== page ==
Only change is permanent at Enfuce

Feb 11, 2021

The rapidly growing fintech startup Enfuce was the first in the world to provide a card and payment platform in the public cloud. The company’s day-to-day work is guided by its values – Think Big is one of them.

In 2014, Monika Liikamaa, who had made her name in the banking sector, was working and studying for an Executive MBA degree and decided to write down her goals: in two years, she would be an entrepreneur or CEO – or both. She achieved her goal in 2016 when she and four former colleagues founded Enfuce, the first company in the world to run a card and payment platform in the public cloud. Enfuce is approved by the Finnish Financial Supervisory Authority and holds the global PCI DSS certificate.

“From the outset, we have built the company to be globally scalable. I believe that when your goals and dreams are big enough, you won’t waste your time on minor details,” says Monika Liikamaa, Enfuce’s CEO.

In four years, Enfuce has grown from five founding members to 60 employees, with offices in Espoo and the Åland Islands. The staff represent ten different nationalities and use English as the principal language. According to Liikamaa, one of the secrets of their success is that the five founders talked everything through in the beginning.

“We agreed on our goals as owners, the kind of company we want to build and what we do not want. When we’ve faced difficult decisions, we’ve known what to do without having to talk it over. The direction has always been clear.”

“We’re all very different, which is a strength. This is like a five-person marriage, although I think our shareholder agreements are stricter than a prenup,” Liikamaa says.

Henrik Keinonen, who is responsible for startup partnerships at NewCo Helsinki, agrees that diversity is one of the characteristics of a great startup team.

“A diverse team encourages creative working and thinking. Risk-taking capacity is crucial, and the founding members should also have competence in the relevant sector.”

Helsinki is good to startups

Monika Liikamaa says Helsinki is a great city for entrepreneurs: support, premises and financing are all available. There is one wish she wants to make to the Finnish government, though.

“When a foreign worker has been offered a job in Finland, there should be as little red tape as possible. It takes far too long to get a job permit, for example.

Enfuce’s CEO encourages startup entrepreneurs to make use of available support instead of learning everything themselves, the hard way. All you need to do is ask.

According NewCo Helsinki’s Henrik Keinonen, Helsinki is very attractive to startups and ranks among the top five most interesting cities globally.

“Helsinki is a gateway to European and Asian customers. The city also provides an excellent platform for piloting ICT products and services, as the locals are well-informed about digital equipment. In town this compact, everyone knows everyone and you can approach pretty much anyone. And they’re probably only fifteen minutes away, on foot.”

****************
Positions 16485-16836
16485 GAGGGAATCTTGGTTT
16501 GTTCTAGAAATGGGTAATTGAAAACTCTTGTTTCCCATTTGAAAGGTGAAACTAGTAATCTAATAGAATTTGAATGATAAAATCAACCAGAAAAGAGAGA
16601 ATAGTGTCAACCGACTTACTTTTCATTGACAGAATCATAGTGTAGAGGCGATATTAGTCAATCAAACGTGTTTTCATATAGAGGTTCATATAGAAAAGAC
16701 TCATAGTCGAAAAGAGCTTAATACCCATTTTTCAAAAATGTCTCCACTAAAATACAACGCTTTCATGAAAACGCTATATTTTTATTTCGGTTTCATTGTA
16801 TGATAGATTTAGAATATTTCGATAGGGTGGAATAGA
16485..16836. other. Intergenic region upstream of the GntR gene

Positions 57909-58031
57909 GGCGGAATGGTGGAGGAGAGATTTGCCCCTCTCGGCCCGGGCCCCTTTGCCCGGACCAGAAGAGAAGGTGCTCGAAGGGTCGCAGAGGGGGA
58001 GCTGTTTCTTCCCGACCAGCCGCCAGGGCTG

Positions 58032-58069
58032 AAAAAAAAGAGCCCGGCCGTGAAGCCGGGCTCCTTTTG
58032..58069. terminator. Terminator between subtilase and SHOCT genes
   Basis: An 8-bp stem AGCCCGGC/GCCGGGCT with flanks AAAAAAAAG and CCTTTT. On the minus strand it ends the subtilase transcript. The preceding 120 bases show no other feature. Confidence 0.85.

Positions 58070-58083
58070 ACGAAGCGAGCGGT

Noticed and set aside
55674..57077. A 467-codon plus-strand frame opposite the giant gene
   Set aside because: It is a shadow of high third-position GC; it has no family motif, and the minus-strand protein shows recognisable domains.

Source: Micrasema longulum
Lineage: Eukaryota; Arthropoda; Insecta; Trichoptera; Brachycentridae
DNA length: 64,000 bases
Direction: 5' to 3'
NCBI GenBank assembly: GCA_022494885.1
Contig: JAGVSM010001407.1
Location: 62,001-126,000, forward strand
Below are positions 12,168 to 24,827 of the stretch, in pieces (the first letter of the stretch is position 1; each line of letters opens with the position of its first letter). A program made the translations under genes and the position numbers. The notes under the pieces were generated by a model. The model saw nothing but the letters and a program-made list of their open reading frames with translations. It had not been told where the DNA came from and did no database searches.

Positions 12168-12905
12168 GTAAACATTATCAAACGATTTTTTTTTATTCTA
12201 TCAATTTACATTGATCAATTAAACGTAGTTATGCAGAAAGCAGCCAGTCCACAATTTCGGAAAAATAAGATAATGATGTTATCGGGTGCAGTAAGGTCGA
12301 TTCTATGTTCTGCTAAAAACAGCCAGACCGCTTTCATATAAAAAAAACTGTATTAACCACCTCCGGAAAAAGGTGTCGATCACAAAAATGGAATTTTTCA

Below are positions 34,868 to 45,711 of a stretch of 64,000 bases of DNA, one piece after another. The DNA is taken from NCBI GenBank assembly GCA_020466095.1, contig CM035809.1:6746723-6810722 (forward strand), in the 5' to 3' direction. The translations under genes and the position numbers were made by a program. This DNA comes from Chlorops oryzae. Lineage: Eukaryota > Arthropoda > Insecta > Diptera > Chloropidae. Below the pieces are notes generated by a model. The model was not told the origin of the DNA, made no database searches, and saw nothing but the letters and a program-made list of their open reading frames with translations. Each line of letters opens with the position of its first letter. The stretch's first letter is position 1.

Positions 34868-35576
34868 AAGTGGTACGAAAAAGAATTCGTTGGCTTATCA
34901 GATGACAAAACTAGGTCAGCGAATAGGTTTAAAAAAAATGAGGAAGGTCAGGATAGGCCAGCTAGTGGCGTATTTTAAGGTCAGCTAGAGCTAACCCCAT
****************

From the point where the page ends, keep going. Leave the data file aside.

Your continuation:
“Startup entrepreneurs should start with NewCo Helsinki’s free-of-charge services. We can provide you with sparring on business ideas, which is often very useful. Entrepreneurs can also use the NewCo Accelerator, which accelerates ideas and can introduce you to financiers,” Keinonen says.

Monika Liikamaa has one piece of advice to give to someone founding a startup in the fintech sector.

“Consider regulation as an enabler. I’ve come across too many people who try to do as little as possible and avoid licensing wherever they can. If your business takes off and you’ve cut corners on data security, for example, you will never work in this sector anymore. Regulation also protects you personally and increases the value of your company.

Customers bring credibility

With regard to challenges startup’s face, Monika Liikamaa highlights a paradox related to customers.

“A new company does not yet have customers. On the other hand, potential customers want a company to have customers before they dare to choose it. Fortunately, we quickly gained significant customer relationships that gave us credibility.

Another challenge is related to growth and stepping back.

“In the beginning, I knew everything and people got used to coming to me for answers. But as the company grows, you become a bottleneck. We have had to learn to take a step back, delegate and assign responsibility systematically,” says Liikamaa.

“We always have too much to do, but that’s the way it has to be. In this kind of a culture, you have to manage and listen to people closely if you want them to cope. When the work load is reasonable, something has gone wrong and you’re about to start sliding downhill.

Enfuce is a desired employer and the CEO considers this among their biggest achievements.

“We receive a lot of open applications and when we advertise an opening, we easily get a couple hundred applications. People recommend us, which means we’re doing something right.”

Startup entrepreneurship has given Monika Liikamaa much more than it has cost her. Motivated by big challenges, Liikamaa let’s us in on a secret:

“When Enfuce is listed on the stock exchange or it’s turnover reaches 600 million euros, then I’ll take it easier. On the other hand, a lot of people have told me that when an entrepreneur starts taking it easy, it’s bad news. So I think I’ll just keep pushing hard instead,” she says.

Photos: Enfuce

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